Author Topic: Growing Mikawa Japanese Black Pine from Seed  (Read 50679 times)

Buffrider

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Re: Growing Mikawa Japanese Black Pine from Seed
« Reply #45 on: July 04, 2011, 06:26 PM »
well i made my cutting seedlings up today. I went everywhere and couldnt find any of these for the mix. I have haydite on call so i got some of that mixed with a soil mix that my bonsai club uses and put the wholes for the small sand and put them in with root hormone. Now to wait...... they are in mostly shade except for evening sun, cant get full shade where im at. ill post pictures up later of them.

Where else can i get pumice? The Dry-stall isnt sold anywhere in oklahoma so cant get that. 
 

pwk5017

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Re: Growing Mikawa Japanese Black Pine from Seed
« Reply #46 on: July 12, 2011, 02:17 AM »
Hey everyone,

I hope I am not clogging the thread by making a large post, but I thought I would share my results from performing the seedling cutting procedure and get some feedback on my own pines from seed.  While re-sizing the photos, I noticed I was not as careful about composition/shooting angle when I took the pics as I should have been(a viscous storm was moving in as I was snapping pics and is currently raging right now). Some of the pines' leaders blend into other pine foilage in the background, but I think they are good enough to get the message across. I am somewhat new to growing pine bonsai, so if anyone has some ideas or suggestions, feel free to give them.

Pine 1 is 3-4 years old and was not grown as a cutting. A little luck and some root pruning through the years have begun the beginnings of a nice base/nebari on this young pine. This pine was not repotted this spring, so I couldnt scratch away anymore soil than that to reveal more of the roots. Basically, everything with the white/reflective flakes on it is solid roots. I am aiming for a 8-10" final tree for this one. I think it is 20"+ right now.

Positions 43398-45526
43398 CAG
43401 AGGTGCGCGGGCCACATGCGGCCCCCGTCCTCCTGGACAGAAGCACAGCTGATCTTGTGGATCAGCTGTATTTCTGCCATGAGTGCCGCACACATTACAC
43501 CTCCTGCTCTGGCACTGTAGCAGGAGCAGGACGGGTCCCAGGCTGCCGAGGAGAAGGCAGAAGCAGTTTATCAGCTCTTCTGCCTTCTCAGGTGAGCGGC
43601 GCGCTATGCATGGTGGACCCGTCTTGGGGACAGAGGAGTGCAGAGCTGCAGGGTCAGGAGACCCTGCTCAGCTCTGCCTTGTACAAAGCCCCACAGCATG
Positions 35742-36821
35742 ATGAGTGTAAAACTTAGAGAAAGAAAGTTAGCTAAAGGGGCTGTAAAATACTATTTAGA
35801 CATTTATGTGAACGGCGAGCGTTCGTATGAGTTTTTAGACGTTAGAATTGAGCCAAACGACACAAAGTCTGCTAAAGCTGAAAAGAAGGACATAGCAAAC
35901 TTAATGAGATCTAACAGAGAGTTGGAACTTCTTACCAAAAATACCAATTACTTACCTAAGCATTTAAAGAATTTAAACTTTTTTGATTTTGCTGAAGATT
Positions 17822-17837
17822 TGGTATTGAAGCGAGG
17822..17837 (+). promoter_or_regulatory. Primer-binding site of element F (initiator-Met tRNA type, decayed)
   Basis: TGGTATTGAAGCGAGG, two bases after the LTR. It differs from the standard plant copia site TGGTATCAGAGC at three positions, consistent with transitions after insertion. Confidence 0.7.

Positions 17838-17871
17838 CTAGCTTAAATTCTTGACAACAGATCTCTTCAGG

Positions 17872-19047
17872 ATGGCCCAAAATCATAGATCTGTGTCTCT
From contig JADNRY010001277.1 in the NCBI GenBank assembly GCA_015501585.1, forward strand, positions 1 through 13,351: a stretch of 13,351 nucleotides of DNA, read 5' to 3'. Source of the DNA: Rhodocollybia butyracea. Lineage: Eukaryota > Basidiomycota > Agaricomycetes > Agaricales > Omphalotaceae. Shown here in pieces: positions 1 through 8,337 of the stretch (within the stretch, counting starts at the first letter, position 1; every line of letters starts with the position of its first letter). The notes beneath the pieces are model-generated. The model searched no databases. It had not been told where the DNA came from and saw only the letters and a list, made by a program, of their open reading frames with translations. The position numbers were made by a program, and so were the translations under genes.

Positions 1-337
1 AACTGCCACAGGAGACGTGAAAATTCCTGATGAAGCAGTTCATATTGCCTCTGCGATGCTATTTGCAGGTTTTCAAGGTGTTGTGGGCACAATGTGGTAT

Pine 2 is the same age as pine one. The nebari isnt excellent on this one, but its not poor either. A couple more seasons of root pruning should yield excellent results. I am fortunate enough to have a series of weak buds about 1/2" away from the nebari. I hope to encourage some vigor into those buds in the next several years so I can use them as sacrifice branches to achieve an excellent base. Aiming for a finished tree of 10" on this one as well. If you look 2-3" above the small buds at the base, you can see the first whorl of needles. I have several young buds in that mess that will become the new leader/trunk. I am hopeful that this tree will have some powerful movement and taper in another 5-8 years.

Pine 3 is one year younger I believe. I dont know why I didnt take a front view of this tree, but perhaps the topview is more telling. Nebari is developing decently on this one, but is far from perfect. I plan to use the weaker bud on the right as the new trunk line. I might use the other weak bud as a branch, but this tree is offering some buds lower that might be in better positions to be final branches. The base shot is sort of interesting, because you can see how I have 7 buds coming off the trunk where no living needles exist. You can see the dead 1st year needles still hanging off the trunk. I am not sure what caused these buds to appear as the tree has never been pruned, but I am attributing it to repotting this spring and vigorous feeding. Doesnt hurt to be a little lucky in this hobby either.